So, the clappers are back. A sure sign, if ever I saw one, that the brown stuff and the fan are not a million miles apart.
But if it works… hey, who am I to decry the impact of the clapper when it comes to bum-squeaking run-ins. While it’s stretching it a bit to suggest they were solely responsible for the April /May 2013 home wins that saw us ultimately stroll to Premier League safety, the clapper/legend combo did coincide with an upturn in fortunes on the pitch. The same sort of upturn it’s going to take to avert a crisis of Championship proportions this time round.
It’s impossible to knock those who are desperately trying to turn Carrow Road into a 2011 Derby/Goreham/Jackson-type cauldron – why wouldn’t we want one – but the Yellow Army will need no reminding of the magnitude and importance of the occasion. For all the off-field division, the Carrow Road crowd have seldom faltered this season when the team have needed them.
I’m fairly sure that 25,000 folk clad in yellow and green will do their bit this afternoon. It’s the chosen eleven I’m more concerned about.
I was asked this week to contribute to a Sunderland podcast and was interested to hear those in the North-East perceive Sunderland’s biggest issue as a lack of creativity. They struggle to break down sides whose intention is not to concede; last Saturday’s 0-0 draw with Crystal Palace at the Stadium of Light a perfect example. But they do fancy their chances against teams who ‘go at them’.
They see an away game at Norwich as one that will suit them on the basis that City will ‘go for it’. Their strength is not in unpicking locks (which sounds horribly familiar…)
All of which makes for a Team Hughton conundrum. The Black Cats will, it seems, look to soak up City pressure and hit them on the counter-attack. The Carrow Road crowd – quite rightly – will demand the game is played on the front foot.
As ever much will hinge on the start City make. If we are able to dominate possession early on, stay solid at the back and, heaven forbid, snatch an early goal then the need to press high up the pitch and give Sunderland that chance to play on the counter-attack will reduce.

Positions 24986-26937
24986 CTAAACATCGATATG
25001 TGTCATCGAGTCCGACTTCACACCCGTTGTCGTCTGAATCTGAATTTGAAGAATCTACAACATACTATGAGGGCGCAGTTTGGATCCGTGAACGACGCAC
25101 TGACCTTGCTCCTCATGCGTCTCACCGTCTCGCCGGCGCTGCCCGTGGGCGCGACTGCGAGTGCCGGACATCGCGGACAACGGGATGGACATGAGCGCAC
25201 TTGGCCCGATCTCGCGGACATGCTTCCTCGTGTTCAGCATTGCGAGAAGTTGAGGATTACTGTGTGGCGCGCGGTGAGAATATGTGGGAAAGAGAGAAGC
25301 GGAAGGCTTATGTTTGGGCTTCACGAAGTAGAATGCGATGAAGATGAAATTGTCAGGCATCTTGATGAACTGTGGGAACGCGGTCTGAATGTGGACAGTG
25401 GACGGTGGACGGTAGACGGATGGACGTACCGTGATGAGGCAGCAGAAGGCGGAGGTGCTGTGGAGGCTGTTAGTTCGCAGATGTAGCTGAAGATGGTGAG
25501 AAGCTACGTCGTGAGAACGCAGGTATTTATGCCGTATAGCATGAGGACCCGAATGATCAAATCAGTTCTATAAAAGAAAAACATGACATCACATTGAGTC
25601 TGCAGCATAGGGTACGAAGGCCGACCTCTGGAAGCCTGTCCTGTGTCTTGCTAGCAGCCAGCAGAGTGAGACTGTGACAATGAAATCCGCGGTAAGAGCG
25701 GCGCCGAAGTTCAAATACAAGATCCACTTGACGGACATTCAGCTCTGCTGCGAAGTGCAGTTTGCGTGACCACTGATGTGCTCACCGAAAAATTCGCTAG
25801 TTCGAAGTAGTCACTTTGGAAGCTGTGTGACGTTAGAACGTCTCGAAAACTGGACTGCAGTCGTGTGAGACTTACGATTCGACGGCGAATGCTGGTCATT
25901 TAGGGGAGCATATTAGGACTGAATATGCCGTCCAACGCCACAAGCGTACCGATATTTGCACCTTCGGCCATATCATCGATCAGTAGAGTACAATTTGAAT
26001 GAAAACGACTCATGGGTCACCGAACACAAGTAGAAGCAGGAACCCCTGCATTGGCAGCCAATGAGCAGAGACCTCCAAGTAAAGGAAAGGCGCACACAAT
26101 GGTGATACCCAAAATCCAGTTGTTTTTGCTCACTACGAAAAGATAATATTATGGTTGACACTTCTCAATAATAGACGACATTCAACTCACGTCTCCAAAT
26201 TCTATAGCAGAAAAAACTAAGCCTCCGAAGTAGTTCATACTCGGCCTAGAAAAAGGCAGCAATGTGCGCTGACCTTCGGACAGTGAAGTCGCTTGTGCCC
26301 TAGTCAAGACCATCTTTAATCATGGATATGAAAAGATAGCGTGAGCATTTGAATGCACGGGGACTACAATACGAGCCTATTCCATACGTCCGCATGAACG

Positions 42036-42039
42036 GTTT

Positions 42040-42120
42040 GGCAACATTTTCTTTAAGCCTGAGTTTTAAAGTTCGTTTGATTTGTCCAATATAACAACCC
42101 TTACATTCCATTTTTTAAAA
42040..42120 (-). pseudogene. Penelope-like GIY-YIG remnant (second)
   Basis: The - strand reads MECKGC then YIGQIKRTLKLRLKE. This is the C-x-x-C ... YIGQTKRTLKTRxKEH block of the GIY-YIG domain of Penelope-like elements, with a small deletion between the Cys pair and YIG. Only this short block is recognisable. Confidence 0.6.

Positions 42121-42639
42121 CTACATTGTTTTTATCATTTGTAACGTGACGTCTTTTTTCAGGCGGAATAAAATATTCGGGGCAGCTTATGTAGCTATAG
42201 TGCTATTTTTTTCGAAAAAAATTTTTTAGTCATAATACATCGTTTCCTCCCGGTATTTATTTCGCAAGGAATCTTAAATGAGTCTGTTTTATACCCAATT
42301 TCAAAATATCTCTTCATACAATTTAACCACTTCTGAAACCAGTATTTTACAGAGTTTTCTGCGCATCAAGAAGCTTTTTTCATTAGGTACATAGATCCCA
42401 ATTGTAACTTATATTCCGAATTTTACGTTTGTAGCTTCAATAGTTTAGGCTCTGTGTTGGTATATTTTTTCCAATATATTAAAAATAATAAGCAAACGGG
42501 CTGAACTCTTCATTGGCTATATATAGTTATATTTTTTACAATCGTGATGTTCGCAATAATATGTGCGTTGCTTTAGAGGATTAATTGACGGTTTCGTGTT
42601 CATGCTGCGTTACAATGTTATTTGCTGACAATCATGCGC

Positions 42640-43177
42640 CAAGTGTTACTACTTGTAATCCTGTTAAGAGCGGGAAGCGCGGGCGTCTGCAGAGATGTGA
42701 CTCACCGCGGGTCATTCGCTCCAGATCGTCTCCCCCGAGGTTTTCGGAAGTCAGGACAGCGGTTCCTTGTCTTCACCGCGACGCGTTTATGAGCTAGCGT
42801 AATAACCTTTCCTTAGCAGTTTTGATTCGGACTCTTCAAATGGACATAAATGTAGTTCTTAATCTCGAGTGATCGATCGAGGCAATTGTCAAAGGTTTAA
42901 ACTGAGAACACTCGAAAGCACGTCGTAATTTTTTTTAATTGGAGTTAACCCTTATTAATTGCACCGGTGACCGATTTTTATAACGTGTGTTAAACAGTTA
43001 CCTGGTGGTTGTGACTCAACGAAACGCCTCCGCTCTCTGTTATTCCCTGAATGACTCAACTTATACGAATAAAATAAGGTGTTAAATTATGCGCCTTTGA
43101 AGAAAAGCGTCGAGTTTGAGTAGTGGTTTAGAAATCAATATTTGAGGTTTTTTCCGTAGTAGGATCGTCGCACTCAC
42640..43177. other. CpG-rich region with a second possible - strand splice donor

If the early goal doesn’t arrive – and there’s no logic to suggest it will – then it’s down to Hughton to get the balancing act right.
I genuinely hope the desire not to concede doesn’t detract from the need to score – as often appears the case on the road – and they are able to find the right balance, but either way patience is sure to be a virtue.
I’d loved to be proved wrong but a goal-fest is about as likely as seeing Paul Lambert snuggled up alongside David McNally in the directors box. Most pundits (and me) have gone with a 0-0 or a 1-0 either way and it’s hard to contest (which virtually guarantees goal galore this afternoon…).
In terms of a starting XI is virtually impossible to second-guess Hughton’s thoughts. If a 1-1 draw with Stoke was sufficient to prompt five changes one can only imagine his thinking following the debacle at St Mary’s. Only John Ruddy, Martin Olsson (an intact shoulder permitting) and Alex Tettey look guaranteed a starting place; the other eight are up for grabs.
As ever (and please let’s not dig too deep into the stats…) Wes Hoolahan’s inclusion or otherwise is an interesting one. The Sunderland pundits waxed lyrical of the Dubliner’s talents and spoke of their surprise at him not being a regular. And while it’s a view often shared by those who don’t watch him every week, it says something of his reputation that folk breathe a sigh of relief when he’s NOT playing against them.
At just 31 years-old, I’d argue there’s still plenty left in the Hoolahan tank even if – as appeared the case in January – they may not necessarily be played out in a yellow jersey. But, given events at Villa Park and the ensuing fallout, I reckon we’re owed one by our once-favourite Irishman. If opportunity knocks for Wes this afternoon I can’t think of a better way for him to repay us than with some vintage wizardry – and in doing so confirming the worst fears of the Sunderland pundits. That would be good.
Having said that, minus some ‘Wes magic’ I’ll happily take a spark from any other member of the class of 2013/14.
Fun and excitement have been in all too short supply this season. Only yesterday a tweeter alluded to this season being the least joy-filled he could recall in over 40 years of supporting City. And fellow MyFootballWriter columnist Kevin Baldwin wrote, a couple of weeks ago, of this season being so bereft of highlights it will be one that, in years to come, will likely fade from the memory.
But the romantic in me believes there’s still a twist. Still a moment that will give Chris Gorham another chance to open the larynx in a Simeon Jackson-style.
As ever, we’ll all head to Carrow Road, or tune in, in a few hours time and believe. Believe that despite what’s gone before, today’s the day when season 2013/14 finally springs to life and gives us a YouTube moment to cling on to and watch over and over in years to come. I’m thinking John Polston v Villa April 1993, Chris Martin v Leeds March 2010 or perhaps Grant Holt v Derby 2011; stuff to make the adrenalin pump and hairs on the back of the neck stand up.
That’s not asking too much is it? Let’s keep believing folks.
“Never mind the danger…”